Matthew Byrd covers the gaming industry including indies, consoles, PCs, iOS and Android apps, as well as topics related to entertainment and technology. He also writes for IndieGameSource and DenOfGeek, and has his own blog at PixelCritique.com.

4 Replies to “It’s Time to Rethink Premium Online Gaming Services”

  1. Matt says:

    The first service may have been PlayCable for the Intellivision in 1981:

    https://en.wikipedia.org/wiki/PlayCable

    Personally I wish there were two tiers of PS+, like a basic model and then (cheesily, but in keeping with Sony name schemes), a “Pro” model, where the Pro version could feature free games, online tournaments, E3 access, PS Now rentals, free movie rentals, etc., and the Basic model would just feature online and price discounts.

    1. Matt says:

      I should add that the name doesn’t really fit anymore. “PS+” sounds catchy out loud, sure, but the word “plus” means something “a little extra.” It means non-essential, but a little more… whereas the PS+ service is practically essential to enjoy the PS4 since so many of the games feature online. That’s why I feel there should be two models: a real PS+ (“Pro”) that gives the extras like free games, but a basic cheaper model that mostly just offers online (and perhaps price discounts).

      It creates complication though. One way they do prices on the store is to show the yellow PS+ discounted version right next to the regular sale price, to show what you’d be getting if you subscribed. This would create confusion if my idea was adopted, with two tiers. So I don’t know what the solution is.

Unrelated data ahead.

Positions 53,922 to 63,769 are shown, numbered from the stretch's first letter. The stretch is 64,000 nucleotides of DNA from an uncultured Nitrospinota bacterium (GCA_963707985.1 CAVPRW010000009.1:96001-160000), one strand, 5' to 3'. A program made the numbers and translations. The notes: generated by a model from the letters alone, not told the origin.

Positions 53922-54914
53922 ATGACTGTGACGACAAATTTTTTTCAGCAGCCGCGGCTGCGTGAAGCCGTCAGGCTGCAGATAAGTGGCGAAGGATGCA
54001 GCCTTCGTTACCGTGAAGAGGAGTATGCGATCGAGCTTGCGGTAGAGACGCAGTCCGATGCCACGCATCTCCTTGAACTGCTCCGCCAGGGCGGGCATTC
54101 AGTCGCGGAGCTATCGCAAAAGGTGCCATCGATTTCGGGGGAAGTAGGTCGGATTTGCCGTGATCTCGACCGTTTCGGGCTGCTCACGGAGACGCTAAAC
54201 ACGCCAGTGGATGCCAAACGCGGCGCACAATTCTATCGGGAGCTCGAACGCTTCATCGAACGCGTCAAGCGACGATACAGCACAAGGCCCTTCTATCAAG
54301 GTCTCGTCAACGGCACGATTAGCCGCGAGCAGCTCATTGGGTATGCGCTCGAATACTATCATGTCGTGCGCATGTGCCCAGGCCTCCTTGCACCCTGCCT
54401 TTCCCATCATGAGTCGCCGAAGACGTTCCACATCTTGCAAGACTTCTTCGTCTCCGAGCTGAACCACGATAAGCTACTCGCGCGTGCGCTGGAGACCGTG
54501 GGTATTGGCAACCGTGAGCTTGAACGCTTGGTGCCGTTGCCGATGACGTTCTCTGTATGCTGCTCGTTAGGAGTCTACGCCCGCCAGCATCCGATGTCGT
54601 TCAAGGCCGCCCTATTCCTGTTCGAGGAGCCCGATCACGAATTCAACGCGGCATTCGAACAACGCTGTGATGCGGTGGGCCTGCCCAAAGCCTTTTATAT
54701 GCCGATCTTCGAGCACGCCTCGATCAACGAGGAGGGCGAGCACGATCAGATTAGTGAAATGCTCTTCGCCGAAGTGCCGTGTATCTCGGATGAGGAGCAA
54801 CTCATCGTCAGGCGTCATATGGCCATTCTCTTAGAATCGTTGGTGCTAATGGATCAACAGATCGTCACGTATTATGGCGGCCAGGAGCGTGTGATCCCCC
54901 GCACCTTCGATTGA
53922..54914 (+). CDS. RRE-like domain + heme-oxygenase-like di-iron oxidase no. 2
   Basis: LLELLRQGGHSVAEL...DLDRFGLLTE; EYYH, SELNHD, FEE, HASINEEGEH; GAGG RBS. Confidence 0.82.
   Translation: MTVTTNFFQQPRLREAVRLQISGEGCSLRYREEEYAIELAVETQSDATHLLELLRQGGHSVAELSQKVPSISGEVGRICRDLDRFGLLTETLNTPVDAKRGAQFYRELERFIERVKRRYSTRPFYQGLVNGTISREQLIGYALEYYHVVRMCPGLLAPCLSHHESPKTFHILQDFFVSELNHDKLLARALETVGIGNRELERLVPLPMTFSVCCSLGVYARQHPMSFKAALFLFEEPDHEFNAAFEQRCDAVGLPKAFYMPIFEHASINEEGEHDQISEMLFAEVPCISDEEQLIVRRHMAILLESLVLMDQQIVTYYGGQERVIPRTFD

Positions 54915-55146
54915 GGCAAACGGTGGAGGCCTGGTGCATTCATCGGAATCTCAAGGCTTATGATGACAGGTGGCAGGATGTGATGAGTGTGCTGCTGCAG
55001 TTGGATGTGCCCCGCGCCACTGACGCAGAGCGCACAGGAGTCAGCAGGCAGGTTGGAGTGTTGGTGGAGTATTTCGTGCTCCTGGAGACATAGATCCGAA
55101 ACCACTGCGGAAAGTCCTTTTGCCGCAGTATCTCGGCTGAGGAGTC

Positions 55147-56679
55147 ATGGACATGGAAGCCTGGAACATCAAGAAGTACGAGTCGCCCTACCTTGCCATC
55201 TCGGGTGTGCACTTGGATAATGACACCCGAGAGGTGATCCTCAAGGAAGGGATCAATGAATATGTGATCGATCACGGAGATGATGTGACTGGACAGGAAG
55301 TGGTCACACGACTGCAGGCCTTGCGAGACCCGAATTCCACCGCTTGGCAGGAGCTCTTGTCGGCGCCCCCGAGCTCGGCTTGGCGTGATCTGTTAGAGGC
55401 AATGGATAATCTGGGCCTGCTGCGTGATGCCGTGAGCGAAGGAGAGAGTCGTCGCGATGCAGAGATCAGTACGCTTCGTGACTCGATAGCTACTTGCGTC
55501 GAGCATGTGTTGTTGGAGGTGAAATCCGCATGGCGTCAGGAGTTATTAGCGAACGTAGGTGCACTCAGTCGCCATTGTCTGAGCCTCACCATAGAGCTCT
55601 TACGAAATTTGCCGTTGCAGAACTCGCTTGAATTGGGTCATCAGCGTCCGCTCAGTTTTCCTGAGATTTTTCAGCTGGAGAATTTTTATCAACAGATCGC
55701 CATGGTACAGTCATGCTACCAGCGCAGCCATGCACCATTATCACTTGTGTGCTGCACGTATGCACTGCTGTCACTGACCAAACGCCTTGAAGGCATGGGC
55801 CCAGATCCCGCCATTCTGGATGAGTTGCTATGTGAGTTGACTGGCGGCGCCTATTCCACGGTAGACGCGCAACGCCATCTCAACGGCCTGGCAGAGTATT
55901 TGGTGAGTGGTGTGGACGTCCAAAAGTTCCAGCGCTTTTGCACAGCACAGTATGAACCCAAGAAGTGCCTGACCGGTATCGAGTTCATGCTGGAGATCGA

It often feels wrong that you’re paying extra for online when you’re already paying online for your ISP. For instance, if you buy a movie through Sony’s digital store on PS4 you can stream it whenever you want without being subscribed. But if you buy a digital game full price you cannot play online even once without subscribing.

      1. Kevin says:

        That’s a terrible analogy and doesn’t fit the case here at all. You are paying your ISP for access to the internet, you are paying sony/MS for access to their servers (along with other benefits to this membership price). Look at this way, your ISP is the Bar you go to and the VIP lounges are the services. Just because you’re in the bar it doesn’t mean you get to go everywhere you want. To that end, no I can’t explain why PC gamers can mostly play online for free over console gamers. There *is* no explanation other than sony/MS want to charge for it and they can.

  2. DarthDiggler says:

    @Matthew Byrd

    “At the time, people accepted the arrangement. In retrospect, we all got royally screwed.”

    What data are you drawing upon to suggest this is a valid conclusion? The current form of PSN and Xbox Live in the X360 and XB1 days offer way more features for gamers than free services we have used before. PSN now has a full infrastructure like Xbox gamers enjoyed last generation (and this generation). A big part of that infrastructure is Matchmaking servers. Many games in the PS3 and PS2 era would rely on 3rd party infrastructures and the online service was pretty bare bones. Sony and MS were smart to make a premium network available for their audiences in order to enhance the quality of online games and better control the experience (which opens both companies up to liabilities).